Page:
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Maritime ICT in the Arctic

⇒ Lack of shore infrastructure

⇒ Climatic conditions' impact on communication

⇒ Ionospheric disturbances

⇒ High latitudes impacts satellite communication

⇒ Maritime Distress and Safety Systems

⇒ Maps and weather data

⇒ References

The Arctic and Antarctic areas represent a number of challenges for maritime operators. This include remoteness, climatic conditions, sea ice and a multitude of other factors.

As ice melts and offshore and fishing activities move further into these hostile regions, the need to understand these challenges and take effective counter-actions becomes more and more relevant.

This section will discuss some of the challenges that are related to ICT systems and use. Much of this is related to radio-communication and is explained in more detail on the Communication page.

Lack of shore infrastructure

Shore infrastructure such as VHF communication, AIS systems and other facilities are generally not available in Arctic waters, even close to shore. This means that one in many cases must relay on global systems supported by satellite.

One exception is HF and MF radio which in principle should be available in these areas. However, these are very limited in the bandwidth they provide and should in general be reserved for high criticality communication.

Climatic conditions' impact on communication

Icing on antenna

Low temperatures, sleet and snow create problems for on-board equipment above deck. Ice on the antennas can reduce signal strength, particularly for very high frequency communication. If there is salt in the ice, this will also impact lower frequencies. Excessive ice creation may also destroy equipment.

Electronic equipment that are exposed to low temperatures must also be verified to handle this. Normally, above deck navigation and radio-communication equipment is designed to operate down to -20°C (IEC, 2002). The arctic code (IMO, 2002) specifies that critical equipment should be designed to operate under the conditions one can expect to encounter.

Also, rain, sleet and to some degree snow also increase damping of radio signals and can create problems for long distance communication. Particularly for satellite systems one can probably expect impact on high frequency systems such as Ku and Ka band communication.

Ionospheric disturbances

Aurora from space

Solar winds can create magnificent aurora displays (picture of aurora seen from space, by NASA), but do at the same time create severe disturbances in the ionosphere. This will impact many types of satellite systems and L-band systems in particular. Aurora is mainly created in the polar areas as that is where the magnetic poles are located.

It is well known that severe disturbances to satellite positioning system accuracy and availability may occur under these circumstances and one can expect that it also can impact satellite communication, particularly in L-band (e.g., Inmarsat emergency communication and Iridium).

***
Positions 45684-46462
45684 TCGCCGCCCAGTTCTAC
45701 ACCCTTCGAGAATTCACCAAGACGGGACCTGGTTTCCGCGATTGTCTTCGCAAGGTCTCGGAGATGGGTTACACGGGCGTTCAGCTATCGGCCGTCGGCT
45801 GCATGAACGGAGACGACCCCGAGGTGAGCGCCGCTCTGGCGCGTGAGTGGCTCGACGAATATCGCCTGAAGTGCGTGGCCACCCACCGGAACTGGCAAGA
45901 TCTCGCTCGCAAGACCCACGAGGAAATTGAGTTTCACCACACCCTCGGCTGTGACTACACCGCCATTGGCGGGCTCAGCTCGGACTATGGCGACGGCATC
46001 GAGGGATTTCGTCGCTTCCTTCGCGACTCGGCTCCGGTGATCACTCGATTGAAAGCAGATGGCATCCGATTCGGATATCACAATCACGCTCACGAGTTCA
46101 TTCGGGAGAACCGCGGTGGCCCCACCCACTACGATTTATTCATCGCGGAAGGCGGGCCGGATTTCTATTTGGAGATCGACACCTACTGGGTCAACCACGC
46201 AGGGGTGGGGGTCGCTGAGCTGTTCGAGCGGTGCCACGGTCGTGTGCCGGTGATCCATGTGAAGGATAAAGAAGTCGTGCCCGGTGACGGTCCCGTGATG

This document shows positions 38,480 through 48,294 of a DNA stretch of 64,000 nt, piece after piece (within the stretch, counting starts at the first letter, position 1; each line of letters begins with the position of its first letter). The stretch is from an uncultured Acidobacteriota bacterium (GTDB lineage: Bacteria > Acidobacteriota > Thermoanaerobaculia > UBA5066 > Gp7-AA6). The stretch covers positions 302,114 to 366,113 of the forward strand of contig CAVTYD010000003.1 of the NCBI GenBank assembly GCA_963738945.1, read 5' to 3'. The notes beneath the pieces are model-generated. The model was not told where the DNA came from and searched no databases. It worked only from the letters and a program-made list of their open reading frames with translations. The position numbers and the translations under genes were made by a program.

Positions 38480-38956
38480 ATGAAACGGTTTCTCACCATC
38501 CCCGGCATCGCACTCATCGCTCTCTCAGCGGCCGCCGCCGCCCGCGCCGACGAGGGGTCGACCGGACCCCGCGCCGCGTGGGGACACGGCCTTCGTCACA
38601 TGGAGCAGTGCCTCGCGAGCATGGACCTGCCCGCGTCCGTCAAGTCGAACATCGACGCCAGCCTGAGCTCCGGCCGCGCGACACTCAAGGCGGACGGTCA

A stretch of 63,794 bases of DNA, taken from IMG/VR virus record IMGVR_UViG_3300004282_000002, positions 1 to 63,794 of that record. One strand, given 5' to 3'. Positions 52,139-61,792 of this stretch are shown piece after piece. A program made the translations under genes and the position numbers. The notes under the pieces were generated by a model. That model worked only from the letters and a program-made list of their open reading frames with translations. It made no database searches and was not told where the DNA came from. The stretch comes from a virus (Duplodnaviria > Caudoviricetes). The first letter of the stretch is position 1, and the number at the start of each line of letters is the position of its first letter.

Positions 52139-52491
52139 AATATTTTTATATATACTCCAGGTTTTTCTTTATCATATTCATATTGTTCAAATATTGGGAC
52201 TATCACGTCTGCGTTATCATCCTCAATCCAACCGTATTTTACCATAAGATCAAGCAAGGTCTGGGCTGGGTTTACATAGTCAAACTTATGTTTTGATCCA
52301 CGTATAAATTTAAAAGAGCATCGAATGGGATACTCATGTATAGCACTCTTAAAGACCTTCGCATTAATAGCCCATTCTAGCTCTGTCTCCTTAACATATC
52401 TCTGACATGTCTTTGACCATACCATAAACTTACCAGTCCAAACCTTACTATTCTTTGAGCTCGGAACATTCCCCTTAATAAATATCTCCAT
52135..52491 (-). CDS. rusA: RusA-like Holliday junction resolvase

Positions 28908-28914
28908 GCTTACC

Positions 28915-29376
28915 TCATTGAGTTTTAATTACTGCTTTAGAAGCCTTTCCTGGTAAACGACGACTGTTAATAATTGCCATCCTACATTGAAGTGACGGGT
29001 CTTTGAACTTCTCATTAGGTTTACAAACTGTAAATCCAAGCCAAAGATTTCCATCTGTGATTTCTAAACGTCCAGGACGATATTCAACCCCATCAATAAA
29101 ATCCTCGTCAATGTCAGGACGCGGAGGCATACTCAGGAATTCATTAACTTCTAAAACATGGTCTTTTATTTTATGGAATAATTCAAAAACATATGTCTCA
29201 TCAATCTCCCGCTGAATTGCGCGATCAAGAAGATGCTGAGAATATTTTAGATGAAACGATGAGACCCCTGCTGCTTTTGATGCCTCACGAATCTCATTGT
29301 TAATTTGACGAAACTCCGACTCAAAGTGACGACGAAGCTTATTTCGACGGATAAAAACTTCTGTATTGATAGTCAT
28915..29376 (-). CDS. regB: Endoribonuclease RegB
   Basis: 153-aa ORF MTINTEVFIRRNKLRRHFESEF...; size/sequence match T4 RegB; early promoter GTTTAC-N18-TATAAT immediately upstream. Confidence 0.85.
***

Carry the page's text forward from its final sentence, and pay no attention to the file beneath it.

High latitudes impacts satellite communication

Limited reach

As is discussed on the Communication page, geostationary satellites cannot cover very high altitudes. The maximum latitude is dependent on signal damping in the atmosphere as well as longitudinal position of the satellite.

In practical terms, it is only Iridium that can be used at very high latitudes. Some special systems are also available, e.g., ARGOS (mostly scientific data acquisition) and COSPAS / SARSAT (emergency beacons).

Maritime Distress and Safety Systems

The remoteness to shore infrastructure makes safety a priority concern. There is limited possibility for help in emergencies and distances make response times significantly longer.

As noted above, HF and MF may be used in safety communication, but cannot always be relied on. Both systems are also susceptible to ionospheric disturbances. At very high latitudes and outside the limited shore infrastructure that exists, these systems together with COSPAS / SARSAT are the only GMDSS (Global Maritime Distress and Safety Systems) components that can be used to reach rescue centers at land.

Maps and weather data

These regions are also not very well covered by maps, either in electronic or paper form. The maps that do exist is of very variable quality.

The weather in these regions are also very unpredictable and rapidly changing. The lack of measurement stations make weather forecasting a difficult task.

References

IEC, (2002). IEC 60945:2002, Maritime navigation and radiocommunication equipment and systems - General requirements - Methods of testing and required test results. Fourth edition.

IMO, (2002). Guidelines for Ships Operating in Arctic Ice-Covered Waters, IMO MSC/Circular.1056 - adopted on 23 December 2002.



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Last updated 2012-08-29 by Ø.J.Rødseth @ MARINTEK